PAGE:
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Maximize 2011 Investments In Crop Inputs

Maximize 2011 Investments In Crop Inputs

Even though fertilizer is higher priced this year, few investments offer the level of return of fertilizer when soil tests show it needs to be applied. Agronomists note that you must hold the line on crop production costs, but they also point out you don't want to short yourself on yield.

As corn growers know too well, surviving today's highly competitive economic environment depends upon investing wisely in areas that provide a positive return. And with corn prices moving up and up, and global demand for grains increasing, corn production is no different. As growers plan for 2011, they must balance the choice between minimizing input investment to protect their cash expenditure and maximizing profit through higher yields.

That's no simple task, when the two are so intertwined. In corn production, fertility is responsible for about 40% of the crop's yield, based on a number of university studies. And, fertilizer is proven to provide growers a positive return on their investment.

"For 2011, growers can't afford not to apply phosphorus and potassium," says Dan Froehlich, agronomist with The Mosaic Company, a major supplier of phosphate and potash fertilizer. "Soil test trends reported recently by the International Plant Nutrient Institute indicate soil test levels for P and K continue to fall, likely causing a negative impact on yields."

Look at your return per dollar spent per acre for fertilizer on corn

"With the price adjustments we've seen to fertilizer and grain prices during the past year, the return on investment growers will receive for fertilizer is actually in line with levels from 2006 and 2007," Froehlich points out. "It's not too late for growers to work with their local fertilizer dealer to understand the importance of providing balanced crop fertility. You need to look at nutrient interaction and soil nutrient levels in order to apply the proper nutrition that will maximize crop production and, ultimately, yields."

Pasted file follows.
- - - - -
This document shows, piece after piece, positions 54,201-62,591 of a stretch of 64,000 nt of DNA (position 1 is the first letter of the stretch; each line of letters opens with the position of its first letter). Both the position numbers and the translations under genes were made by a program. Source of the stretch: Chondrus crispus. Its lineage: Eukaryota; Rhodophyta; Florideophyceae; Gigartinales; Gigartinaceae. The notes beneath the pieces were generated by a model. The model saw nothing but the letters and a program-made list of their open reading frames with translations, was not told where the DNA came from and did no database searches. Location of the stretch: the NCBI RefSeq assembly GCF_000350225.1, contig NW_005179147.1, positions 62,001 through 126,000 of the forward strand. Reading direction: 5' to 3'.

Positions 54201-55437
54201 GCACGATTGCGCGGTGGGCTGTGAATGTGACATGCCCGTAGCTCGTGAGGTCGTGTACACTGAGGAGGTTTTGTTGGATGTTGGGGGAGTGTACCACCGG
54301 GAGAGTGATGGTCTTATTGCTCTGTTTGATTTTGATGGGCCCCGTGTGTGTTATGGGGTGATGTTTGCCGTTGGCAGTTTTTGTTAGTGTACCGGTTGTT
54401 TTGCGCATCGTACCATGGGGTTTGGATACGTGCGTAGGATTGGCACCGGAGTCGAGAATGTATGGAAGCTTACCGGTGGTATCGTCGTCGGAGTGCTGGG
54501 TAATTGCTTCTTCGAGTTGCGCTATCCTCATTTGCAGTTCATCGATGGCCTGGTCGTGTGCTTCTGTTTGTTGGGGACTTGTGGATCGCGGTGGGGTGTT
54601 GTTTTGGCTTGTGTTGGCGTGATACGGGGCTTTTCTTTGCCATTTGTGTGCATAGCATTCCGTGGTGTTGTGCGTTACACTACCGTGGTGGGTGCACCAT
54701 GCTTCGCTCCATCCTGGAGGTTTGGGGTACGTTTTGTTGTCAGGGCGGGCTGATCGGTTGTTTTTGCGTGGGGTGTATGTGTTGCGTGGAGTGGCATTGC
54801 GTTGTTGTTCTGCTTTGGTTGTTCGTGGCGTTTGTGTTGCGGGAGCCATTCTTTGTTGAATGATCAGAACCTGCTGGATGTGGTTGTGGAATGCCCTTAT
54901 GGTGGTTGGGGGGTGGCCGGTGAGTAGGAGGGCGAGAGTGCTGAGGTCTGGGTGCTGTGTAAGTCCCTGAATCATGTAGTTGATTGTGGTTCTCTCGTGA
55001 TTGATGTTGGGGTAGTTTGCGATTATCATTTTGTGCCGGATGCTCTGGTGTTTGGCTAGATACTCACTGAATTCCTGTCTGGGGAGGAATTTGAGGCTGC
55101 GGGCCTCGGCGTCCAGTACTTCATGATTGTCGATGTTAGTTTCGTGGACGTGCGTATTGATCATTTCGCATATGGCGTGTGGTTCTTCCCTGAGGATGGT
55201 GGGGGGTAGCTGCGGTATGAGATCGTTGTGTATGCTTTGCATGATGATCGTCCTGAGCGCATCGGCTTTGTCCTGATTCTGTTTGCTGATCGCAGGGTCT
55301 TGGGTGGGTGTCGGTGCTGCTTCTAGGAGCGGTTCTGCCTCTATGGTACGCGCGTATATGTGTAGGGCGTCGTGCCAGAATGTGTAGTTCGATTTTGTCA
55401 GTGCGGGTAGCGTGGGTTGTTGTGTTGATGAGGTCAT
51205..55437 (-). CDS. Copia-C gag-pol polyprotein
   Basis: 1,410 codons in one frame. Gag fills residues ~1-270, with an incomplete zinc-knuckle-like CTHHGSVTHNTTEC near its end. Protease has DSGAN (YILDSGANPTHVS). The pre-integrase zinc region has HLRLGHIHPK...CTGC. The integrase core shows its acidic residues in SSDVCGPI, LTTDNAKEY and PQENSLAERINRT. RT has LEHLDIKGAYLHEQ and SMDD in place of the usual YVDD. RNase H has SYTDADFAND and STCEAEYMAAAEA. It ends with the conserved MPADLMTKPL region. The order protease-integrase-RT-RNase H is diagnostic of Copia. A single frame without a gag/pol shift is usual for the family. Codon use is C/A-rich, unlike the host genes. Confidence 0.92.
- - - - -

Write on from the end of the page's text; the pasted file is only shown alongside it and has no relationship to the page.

The chart below demonstrates the dollar return per dollar spent per acre for the fertilizer investment on corn each year since 2008 (Click here to download image).

And, to calculate the return from fertilizing their own corn crop, growers can use the following formulas.

Dollar return per dollar invested = (0.40 x yield x new crop price) divided by cost of fertilizer

Fertilizer cost per bushel = fertilizer cost per acre divided by yield

Bushels needed to pay for investment in fertilizer = fertilizer cost per acre divided by new crop price per bushel

These corn fertilizer costs are based on budgets from Iowa State University for corn following soybeans and that's assuming a yield of 180 bushels per acre and application rates of 140 pounds of nitrogen, 70 pounds of phosphate and 55 pounds of potash per acre. See Fertilizer Economics at for details of this analysis.

Agronomy resources available to help growers make decisions

The Mosaic Company offers a wealth of agronomy resources to growers, including the new 2011 Balanced Crop Nutrition Guide, which you can find online at That website is dedicated to providing agronomy information to growers and to others in the crop production industry. For more of this helpful crop production information, visit

The Mosaic Company is one of the world's leading producers and marketers of concentrated phosphate and potash crop nutrients. Mosaic is a single-source provider of phosphates and potash fertilizers and feed ingredients for the global agriculture industry. Information on the company is at

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